Born: Kingsburg, California 1911
Died: Quincy, Florida 2000
maple 7 x 5 1/2 in. diam. (17.8 x 14.0 cm) Smithsonian American Art Museum Gift of Judith and Jonathan Knight
Smithsonian American Art Museum
Luce Foundation Center, 4th Floor, 54B
Luce Center Label
Melvin Lindquist was ridiculed by other woodworkers when he first turned bowls with natural edges, splits, and defects, but his willingness to push boundaries helped redefine his craft and ideas of beauty. He often let wood dry up to fifteen years before working with it, which allowed the decaying wood to stabilize. The fine black lines in Untitled are a result of bacteria or fungi in the wood called spalting. Lindquist often used classical forms in his pieces, as in Untitled, highlighting the overall beauty of the wood—imperfections included.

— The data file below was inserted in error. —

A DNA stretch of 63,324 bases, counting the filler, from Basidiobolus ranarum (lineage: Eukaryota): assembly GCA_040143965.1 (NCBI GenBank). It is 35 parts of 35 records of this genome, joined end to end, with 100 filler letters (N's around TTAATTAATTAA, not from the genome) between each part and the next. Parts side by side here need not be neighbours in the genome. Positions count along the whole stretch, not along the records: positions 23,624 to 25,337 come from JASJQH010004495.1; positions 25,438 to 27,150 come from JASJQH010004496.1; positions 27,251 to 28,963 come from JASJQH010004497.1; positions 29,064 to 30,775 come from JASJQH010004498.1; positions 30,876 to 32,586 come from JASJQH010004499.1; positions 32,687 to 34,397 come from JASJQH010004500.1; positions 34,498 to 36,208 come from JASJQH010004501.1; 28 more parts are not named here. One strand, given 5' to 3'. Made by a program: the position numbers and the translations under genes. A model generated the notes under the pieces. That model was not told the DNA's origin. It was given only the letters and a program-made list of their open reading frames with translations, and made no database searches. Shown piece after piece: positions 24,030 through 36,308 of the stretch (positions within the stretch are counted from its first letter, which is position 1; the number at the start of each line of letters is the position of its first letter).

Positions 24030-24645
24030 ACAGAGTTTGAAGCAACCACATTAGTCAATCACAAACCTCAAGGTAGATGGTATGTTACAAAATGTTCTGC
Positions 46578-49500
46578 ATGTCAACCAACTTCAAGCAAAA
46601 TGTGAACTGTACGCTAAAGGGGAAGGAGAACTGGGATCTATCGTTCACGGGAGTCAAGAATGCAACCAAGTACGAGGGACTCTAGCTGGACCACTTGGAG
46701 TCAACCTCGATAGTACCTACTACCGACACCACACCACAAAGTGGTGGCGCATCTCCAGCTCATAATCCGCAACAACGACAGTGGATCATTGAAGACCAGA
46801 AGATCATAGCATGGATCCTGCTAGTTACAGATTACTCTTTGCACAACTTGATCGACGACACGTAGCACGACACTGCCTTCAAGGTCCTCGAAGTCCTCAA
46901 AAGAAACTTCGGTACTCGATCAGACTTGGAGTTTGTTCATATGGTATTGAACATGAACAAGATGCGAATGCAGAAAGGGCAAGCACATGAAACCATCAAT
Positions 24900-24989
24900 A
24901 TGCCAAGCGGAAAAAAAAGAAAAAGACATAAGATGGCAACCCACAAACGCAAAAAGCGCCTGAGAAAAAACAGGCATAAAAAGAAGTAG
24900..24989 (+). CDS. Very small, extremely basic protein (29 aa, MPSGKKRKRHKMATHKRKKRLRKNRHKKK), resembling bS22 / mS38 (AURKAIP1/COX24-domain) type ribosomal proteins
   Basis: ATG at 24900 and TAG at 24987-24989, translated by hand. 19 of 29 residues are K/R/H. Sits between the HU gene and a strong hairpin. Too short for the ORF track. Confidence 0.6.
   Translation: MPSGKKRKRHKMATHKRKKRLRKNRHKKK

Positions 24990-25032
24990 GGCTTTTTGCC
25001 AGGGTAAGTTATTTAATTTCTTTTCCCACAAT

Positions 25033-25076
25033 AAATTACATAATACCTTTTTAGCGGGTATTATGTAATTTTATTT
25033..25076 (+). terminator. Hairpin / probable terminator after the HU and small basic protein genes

Crafts - Wood
About Melvin Lindquist
Born: Kingsburg, California 1911 Died: Quincy, Florida 2000
More works in the collection by
Blogs, Podcasts, and More
- Eye Level: New Acquisitions: Donald Judd's Untitled
- Eye Level: A Graphic Master: Charles White
- Eye Level: A Closer Look at Our America: Jorge Soto Sánchez
- Eye Level: Lighting the Joseph Cornell Retrospective
- Eye Level: Through a Glass, Clearly: Art Glass @50
- Eye Level: The 2012 Edition of American Pictures
- Eye Level: Preparing for Our America: Portraying Community ...
- Eye Level: In this Case: Nam June Paik Archive
- Eye Level: Two New Additions to the Museum: Joseph Cornell
- Eye Level: In Closing: The Impact of Nam June Paik on ...